These part-time jobs do not provide enough income to form a household. Consequently, as a Federal Reserve study reports, “Nationally, nearly half of 25-year-olds lived with their parents in 2012-2013, up from just over 25% in 1999.” When half of 25-year olds cannot form households, the market for houses and home furnishings collapses.
Damned if you do and doomed if you don’t. The loss of credibility will finish the job for Yellen no matter what the Fed does.
Two days after the Federal Reserve released what was allegedly its most hawkish statement in months came a reminder that the path toward a rate hike won’t be an easy one. One of the main economic factors for Fed officials when it comes to assessing the right time to start hiking rates is wage growth, tied with the consumer spending that is supposed to follow. There was bad news on both fronts in economic data released Friday morning. The big releases of the day were on personal income, which increased just 0.1% in September, missing even the meager consensus estimate of 0.2%, and the University of Michigan consumer confidence survey, which, at 90, whiffed as well with its second-lowest reading of the year.
Below the Wall Street radar, though, came another report that doesn’t garner the headlines but is believed to be one watched closely by Fed Chair Janet Yellen and her fellow monetary policymakers: The employment cost index. The quarterly release from the Bureau of Labor Statistics showed that compensation costs for nongovernment workers rose just 0.6% in the three-month period – about what economists had expected but not much to move the inflation needle. On an annualized basis, compensation costs rose just 2%, which actually is a decline from the 2.2% increase realized for the same period a year ago. Benefit costs increased just 1.4%, despite a 3% jump in health-care packages. The news was slightly better for state and local government workers, who collectively saw a 2.3% annualized increase, compared with 1.8% in the year-ago period.
The pace of wage increases is critical to Fed thinking. Many on Wall Street took Wednesday’s statement, which referenced conditions for an interest rate increase by the end of the year, as indicating that central bank officials are close to hiking for the first time since taking their key policy rate to near-zero in late 2008. Federal Open Market Committee members are hoping to see demand-driven inflation, something hard to come by when wage increases are so anemic. The wage and confidence news comes just a day after the government reported gross domestic product growth of just 1.5% in the third quarter. With the slow wage growth, core inflation as measured through Yellen’s preferred indicator, the personal consumption expenditures index, is tracking at just 1.25%, according to Steve Blitz, chief economist at ITG.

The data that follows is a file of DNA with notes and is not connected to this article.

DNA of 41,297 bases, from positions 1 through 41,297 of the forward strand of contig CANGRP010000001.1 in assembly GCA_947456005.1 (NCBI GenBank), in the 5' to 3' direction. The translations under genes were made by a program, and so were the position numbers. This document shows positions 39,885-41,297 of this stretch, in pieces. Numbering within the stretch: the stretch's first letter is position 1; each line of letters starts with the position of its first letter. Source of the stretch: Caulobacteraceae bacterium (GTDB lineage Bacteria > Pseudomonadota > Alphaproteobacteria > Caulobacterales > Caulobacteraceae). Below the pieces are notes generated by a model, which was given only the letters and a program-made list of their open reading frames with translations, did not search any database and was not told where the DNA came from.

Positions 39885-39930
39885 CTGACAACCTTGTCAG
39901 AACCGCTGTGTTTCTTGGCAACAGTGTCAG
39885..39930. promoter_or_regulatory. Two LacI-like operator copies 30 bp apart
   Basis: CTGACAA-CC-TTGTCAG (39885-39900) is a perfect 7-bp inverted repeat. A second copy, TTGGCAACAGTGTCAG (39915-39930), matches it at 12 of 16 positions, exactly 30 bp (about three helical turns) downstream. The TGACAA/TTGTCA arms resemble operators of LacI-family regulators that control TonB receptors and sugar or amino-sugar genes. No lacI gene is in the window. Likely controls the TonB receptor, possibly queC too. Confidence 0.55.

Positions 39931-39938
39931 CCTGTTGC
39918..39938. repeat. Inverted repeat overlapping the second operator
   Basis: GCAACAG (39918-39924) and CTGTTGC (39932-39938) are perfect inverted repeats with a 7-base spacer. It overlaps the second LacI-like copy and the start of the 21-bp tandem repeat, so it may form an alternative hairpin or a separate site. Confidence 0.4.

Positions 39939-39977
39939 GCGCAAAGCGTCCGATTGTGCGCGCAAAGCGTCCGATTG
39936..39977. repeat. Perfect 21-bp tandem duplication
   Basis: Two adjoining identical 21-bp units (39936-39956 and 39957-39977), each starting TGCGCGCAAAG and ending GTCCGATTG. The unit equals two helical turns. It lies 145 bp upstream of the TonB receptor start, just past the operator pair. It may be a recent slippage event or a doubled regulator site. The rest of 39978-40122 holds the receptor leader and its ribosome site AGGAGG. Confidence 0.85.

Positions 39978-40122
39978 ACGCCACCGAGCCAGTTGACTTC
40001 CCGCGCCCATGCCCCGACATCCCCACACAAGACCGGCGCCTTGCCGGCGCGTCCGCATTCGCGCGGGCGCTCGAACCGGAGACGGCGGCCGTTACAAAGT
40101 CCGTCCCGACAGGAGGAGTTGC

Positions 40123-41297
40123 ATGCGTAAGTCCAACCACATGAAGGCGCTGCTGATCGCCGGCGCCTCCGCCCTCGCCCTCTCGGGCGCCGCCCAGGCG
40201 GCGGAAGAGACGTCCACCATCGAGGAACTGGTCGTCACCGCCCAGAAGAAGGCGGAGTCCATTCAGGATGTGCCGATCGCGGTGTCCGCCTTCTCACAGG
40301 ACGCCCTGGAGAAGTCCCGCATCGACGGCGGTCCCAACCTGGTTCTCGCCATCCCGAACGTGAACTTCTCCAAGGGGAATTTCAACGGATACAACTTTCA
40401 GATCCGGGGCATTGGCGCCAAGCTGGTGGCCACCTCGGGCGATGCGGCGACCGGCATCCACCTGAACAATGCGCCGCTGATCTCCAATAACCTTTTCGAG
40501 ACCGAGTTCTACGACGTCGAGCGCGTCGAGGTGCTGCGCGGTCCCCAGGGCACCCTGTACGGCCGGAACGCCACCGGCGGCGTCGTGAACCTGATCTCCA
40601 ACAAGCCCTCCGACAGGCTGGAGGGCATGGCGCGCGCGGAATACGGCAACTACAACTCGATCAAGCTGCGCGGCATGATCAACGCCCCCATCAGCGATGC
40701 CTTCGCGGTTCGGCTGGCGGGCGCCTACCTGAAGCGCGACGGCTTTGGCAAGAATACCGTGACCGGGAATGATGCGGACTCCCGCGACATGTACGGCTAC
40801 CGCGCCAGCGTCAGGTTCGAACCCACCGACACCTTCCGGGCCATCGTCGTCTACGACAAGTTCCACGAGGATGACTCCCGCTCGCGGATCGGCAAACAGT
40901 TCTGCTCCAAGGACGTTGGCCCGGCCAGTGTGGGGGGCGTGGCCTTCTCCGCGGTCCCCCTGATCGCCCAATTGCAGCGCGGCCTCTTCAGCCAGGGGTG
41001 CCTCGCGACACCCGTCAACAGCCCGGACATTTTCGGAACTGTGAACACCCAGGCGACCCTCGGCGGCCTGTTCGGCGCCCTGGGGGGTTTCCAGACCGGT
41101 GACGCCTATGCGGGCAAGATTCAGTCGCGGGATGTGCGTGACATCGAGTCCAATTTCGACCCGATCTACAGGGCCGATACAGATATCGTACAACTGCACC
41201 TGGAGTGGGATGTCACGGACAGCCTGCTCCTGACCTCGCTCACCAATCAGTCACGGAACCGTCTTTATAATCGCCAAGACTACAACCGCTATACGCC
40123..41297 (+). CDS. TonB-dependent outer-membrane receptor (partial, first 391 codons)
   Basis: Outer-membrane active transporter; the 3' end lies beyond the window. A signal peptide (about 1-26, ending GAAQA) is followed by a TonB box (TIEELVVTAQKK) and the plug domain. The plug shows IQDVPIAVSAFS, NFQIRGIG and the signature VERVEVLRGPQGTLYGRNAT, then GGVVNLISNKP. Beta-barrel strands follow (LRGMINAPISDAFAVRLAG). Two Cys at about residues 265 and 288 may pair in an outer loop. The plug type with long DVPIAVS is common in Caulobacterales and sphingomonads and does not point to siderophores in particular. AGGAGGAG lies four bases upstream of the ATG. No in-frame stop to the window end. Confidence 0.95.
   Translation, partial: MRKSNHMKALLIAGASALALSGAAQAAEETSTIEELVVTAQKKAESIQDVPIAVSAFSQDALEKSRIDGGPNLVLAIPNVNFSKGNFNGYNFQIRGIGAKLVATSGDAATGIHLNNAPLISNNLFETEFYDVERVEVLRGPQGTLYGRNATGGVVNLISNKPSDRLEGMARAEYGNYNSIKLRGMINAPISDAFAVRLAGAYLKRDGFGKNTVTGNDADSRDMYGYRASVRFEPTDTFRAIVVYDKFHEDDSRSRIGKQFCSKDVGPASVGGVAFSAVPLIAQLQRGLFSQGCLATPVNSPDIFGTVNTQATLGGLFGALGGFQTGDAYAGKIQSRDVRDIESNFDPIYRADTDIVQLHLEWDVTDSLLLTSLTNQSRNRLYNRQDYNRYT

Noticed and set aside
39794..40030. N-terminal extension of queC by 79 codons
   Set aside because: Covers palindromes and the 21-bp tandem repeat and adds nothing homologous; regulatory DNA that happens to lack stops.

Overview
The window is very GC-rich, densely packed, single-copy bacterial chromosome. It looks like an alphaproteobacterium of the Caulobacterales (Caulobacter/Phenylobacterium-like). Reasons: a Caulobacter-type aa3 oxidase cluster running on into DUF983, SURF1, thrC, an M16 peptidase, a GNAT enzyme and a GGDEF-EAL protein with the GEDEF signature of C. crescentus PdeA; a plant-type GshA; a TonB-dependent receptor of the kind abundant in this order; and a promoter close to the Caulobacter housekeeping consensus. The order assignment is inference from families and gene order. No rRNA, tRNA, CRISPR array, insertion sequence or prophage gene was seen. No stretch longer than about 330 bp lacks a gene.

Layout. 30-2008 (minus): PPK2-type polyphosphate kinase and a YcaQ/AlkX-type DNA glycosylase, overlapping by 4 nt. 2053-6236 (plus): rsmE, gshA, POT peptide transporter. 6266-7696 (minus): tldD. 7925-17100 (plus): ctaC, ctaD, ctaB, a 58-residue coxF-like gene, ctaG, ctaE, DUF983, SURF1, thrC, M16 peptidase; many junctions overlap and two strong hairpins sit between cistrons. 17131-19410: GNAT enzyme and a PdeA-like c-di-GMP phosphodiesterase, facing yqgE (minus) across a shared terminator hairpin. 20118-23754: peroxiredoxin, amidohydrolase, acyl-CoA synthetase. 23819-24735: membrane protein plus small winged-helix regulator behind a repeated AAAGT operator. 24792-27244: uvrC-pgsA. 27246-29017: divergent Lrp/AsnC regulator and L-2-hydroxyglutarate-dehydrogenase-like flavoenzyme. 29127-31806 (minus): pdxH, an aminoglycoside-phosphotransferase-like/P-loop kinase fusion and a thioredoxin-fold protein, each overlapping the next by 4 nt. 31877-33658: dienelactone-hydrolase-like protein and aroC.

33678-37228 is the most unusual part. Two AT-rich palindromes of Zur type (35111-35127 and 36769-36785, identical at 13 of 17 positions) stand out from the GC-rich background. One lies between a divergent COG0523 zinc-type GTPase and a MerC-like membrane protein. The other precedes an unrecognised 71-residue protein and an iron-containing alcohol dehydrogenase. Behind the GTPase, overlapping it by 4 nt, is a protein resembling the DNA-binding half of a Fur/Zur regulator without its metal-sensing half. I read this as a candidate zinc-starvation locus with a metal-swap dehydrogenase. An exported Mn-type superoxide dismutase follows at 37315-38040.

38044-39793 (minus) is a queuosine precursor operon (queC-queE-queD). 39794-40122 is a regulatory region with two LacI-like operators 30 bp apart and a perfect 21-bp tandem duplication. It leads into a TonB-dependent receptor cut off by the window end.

“The FOMC, if true they are tied to trends, can only be disappointed by the trend in consumption and wage growth coming out of the third quarter,” Blitz said in a note. “Because [if] they really, really, really want to move 25 basis points in December they have to be, by their own rules, now focused on whether the individual data points for the economy in the next six weeks indicate a change in trends to the upside. In other words, the next two payroll numbers mean everything.”
Channeling Groucho: “Those are my principles, and if you don’t like them… well, I have others..”